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Waves: Suez's Untold Revolution

When Eihab Boraie caught wind of Waves - a part-animated documentary - and its tale of the often ignored Suez and its influences on the Egyptian revolution, he couldn't take his eyes off it. He speaks to film-maker Ahmed Nour to find out more...

Three years into the Egyptian revolution and not much has changed, except for the fact that Egyptians have found their voice. As a result, there is an exponential growth in great documentaries by Egyptians about the ongoing political struggles facing the country, albeit few platforms to showcase them on.

Ahmed Nour

One filmmaker who has found his voice is Ahmed Nour, and the story he tells is not about Tahrir, but about Suez and its historical struggles and resilience that lead to their outcry against Mubarak and ultimately his ouster.The documentary in question is named Waves and is Nour’s debut feature length film. What sets it apart is the fact that it is comprised of a quarter animation, a quarter altered stock footage, a quarter interviews, and a quarter of poetic imagery. This unique combination took three years to make and offers an interesting watch that succeeds in not being too monotonous.

The film is split into five ‘waves’ that details five major moments in the film-maker's life. It begins with a prophecy by a soothsayer that apparently told Mubarak his end would be in Suez, which may be the reason that during his 30 year rule he failed to visit Suez once, despite the fact it is a one of the most important revenue generator for Egypt.

As each wave passes, a new question is asked and answered. Nour and his team skilfully illustrate and highlight the degradation of what was once a beautifully clean city, where citizens had access to public beaches and parks, drinkable water, and employment. However, as the film shows, that is all in the past. Now Suez is the exact opposite and the crows that Nour once called friends lay dead in the park, much like the dreams of its residents that call canal town home.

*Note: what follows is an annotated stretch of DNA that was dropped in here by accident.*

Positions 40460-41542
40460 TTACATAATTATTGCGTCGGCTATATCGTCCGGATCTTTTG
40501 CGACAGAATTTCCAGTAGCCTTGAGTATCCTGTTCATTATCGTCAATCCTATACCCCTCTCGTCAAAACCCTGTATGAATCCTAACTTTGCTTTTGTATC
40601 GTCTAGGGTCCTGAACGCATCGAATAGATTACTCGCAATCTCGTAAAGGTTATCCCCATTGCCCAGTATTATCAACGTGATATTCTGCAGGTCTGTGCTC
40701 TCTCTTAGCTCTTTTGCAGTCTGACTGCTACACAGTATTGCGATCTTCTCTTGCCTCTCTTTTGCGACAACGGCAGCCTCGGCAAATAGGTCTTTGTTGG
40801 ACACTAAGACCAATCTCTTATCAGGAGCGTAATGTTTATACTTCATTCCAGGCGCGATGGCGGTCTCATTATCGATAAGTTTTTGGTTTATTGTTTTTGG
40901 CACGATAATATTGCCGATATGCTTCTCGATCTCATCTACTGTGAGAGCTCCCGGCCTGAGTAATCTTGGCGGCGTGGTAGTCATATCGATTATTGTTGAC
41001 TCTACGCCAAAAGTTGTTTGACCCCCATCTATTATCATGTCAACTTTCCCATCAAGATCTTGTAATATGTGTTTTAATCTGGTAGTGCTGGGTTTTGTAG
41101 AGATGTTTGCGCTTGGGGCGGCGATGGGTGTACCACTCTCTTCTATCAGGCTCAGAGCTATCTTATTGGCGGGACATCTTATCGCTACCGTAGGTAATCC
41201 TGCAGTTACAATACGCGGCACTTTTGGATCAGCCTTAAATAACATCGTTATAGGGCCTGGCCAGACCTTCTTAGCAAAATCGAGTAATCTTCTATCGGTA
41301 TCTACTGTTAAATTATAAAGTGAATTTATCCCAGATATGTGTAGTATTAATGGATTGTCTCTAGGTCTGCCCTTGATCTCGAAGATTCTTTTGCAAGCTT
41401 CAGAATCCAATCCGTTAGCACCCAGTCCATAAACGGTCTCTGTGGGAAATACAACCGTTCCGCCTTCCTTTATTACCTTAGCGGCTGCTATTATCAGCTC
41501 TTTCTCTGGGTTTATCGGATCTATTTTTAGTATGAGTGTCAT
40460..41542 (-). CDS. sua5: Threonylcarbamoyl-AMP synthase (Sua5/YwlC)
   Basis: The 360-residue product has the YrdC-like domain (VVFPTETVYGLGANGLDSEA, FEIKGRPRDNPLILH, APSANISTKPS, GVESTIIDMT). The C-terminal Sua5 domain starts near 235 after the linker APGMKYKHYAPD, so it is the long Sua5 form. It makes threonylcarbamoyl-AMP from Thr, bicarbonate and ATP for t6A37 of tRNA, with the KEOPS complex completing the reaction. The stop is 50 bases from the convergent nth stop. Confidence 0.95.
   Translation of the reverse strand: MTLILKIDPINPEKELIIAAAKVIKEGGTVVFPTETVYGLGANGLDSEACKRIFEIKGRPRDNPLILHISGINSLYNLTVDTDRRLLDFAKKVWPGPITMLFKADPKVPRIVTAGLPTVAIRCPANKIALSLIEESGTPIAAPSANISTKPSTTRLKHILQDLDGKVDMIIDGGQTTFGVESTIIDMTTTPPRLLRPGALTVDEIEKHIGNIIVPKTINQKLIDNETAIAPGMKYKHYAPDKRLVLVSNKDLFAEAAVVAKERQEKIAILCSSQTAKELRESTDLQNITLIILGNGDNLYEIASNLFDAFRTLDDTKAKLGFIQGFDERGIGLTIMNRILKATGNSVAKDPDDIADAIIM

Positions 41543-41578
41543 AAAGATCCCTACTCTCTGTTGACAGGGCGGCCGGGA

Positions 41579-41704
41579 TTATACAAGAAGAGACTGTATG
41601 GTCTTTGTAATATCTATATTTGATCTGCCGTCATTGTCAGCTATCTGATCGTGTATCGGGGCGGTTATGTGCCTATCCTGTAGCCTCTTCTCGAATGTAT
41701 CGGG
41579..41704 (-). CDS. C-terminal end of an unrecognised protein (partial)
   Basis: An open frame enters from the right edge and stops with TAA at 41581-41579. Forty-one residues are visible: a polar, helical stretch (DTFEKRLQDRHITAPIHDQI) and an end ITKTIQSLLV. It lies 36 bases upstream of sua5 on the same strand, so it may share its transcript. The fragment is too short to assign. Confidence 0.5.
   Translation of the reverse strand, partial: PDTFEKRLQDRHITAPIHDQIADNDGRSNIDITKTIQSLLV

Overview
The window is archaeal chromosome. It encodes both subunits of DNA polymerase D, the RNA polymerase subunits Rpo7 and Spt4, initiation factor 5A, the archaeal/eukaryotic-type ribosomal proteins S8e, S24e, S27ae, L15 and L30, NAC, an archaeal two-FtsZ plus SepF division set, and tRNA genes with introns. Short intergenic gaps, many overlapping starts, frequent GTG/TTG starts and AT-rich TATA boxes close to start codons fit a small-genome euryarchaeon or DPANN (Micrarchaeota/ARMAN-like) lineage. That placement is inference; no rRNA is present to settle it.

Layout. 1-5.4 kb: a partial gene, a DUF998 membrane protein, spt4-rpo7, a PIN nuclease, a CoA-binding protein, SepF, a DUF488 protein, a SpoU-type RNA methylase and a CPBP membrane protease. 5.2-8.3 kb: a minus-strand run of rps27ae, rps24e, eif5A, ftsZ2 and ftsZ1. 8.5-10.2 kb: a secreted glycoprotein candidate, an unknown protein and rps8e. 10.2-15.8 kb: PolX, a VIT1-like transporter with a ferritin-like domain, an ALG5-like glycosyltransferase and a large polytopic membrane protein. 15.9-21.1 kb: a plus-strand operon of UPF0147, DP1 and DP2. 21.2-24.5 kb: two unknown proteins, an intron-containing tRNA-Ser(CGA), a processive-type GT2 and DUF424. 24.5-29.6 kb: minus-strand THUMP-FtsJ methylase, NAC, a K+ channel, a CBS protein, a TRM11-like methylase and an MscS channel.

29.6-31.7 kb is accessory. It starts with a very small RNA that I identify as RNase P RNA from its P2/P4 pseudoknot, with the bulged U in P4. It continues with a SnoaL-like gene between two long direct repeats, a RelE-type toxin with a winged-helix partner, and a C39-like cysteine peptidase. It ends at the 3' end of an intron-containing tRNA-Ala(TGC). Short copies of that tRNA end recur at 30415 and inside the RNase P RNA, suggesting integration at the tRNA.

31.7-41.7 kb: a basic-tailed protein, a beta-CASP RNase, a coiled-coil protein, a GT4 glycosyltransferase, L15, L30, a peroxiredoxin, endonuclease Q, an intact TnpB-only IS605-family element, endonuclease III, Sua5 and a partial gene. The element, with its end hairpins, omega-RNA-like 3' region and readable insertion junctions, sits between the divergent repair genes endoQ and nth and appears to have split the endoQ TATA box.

What makes this sad story beautiful to watch is the attention to detail, even with its use of stock footage. “I didn’t use the footage as it was, we projected it on a screen and I filmed them using certain camera lenses. Afterwards they have been treated in the on-line editing using some effects in order to give a certain impression to the film,”  Nour tells me.

The absolute highlight of the film is the use of animation that helps separate the varied perspectives that help narrate the story. The animation is beautifully created by a team from Paris, Morocco and Damascus, and reminiscent of films like Waltz with Bashir and Persepolis. Nour explains:  “I didn’t want to compromise in my artistic decisions. Finding the proper crew of artists involved in the film was a hard mission, I had to travel a lot and meet many artists and make many tests, in order to find the artists I need to assist me in the film.” That being said, I can assure you that he did find the right team and together they made an eye-catching film, though, in retrospect, I believe that it would have been an even stronger work of art if more animation was featured throughout the film.

This film is important documentation of a city that is all too often looked down upon and forgotten in Egyptian society. Unfortunately, it has not been made available to the public, even though it has been screened at festivals to great feedback. According to Nour, “ We are looking for brave distributor in Egypt, who can help get the film into cinemas so the public can watch it; we don’t make films for cultural centres! We make films for ordinary people, and I think people really need this new wave of Egyptian cinema.”

We highly suggest keeping eye out for this film as it awaits distribution. In talking with Nour, it was clear to me that that this man had a passion for film-making and story-telling, and hopefully, in time, we will see more of both. “There’s a lot of stories, Egypt is full of exceptional stories, but we need support as film-makers and our films need a platform to be screened throughout the year,” explains Nour.

Hopefully the success of the Oscar-nominated documentary The Square, will help shine a light and help strengthen a new platform for Egyptian cinema, because at the end of the day there is a lot of history in Egypt, and the world needs to know how we got to this point in time. Thankfully, Waves accomplishes just that with true artistry.

Keep up to date with Ahmed Nour and Waves and find out where it'll be screened next on the film's Facebook page here.


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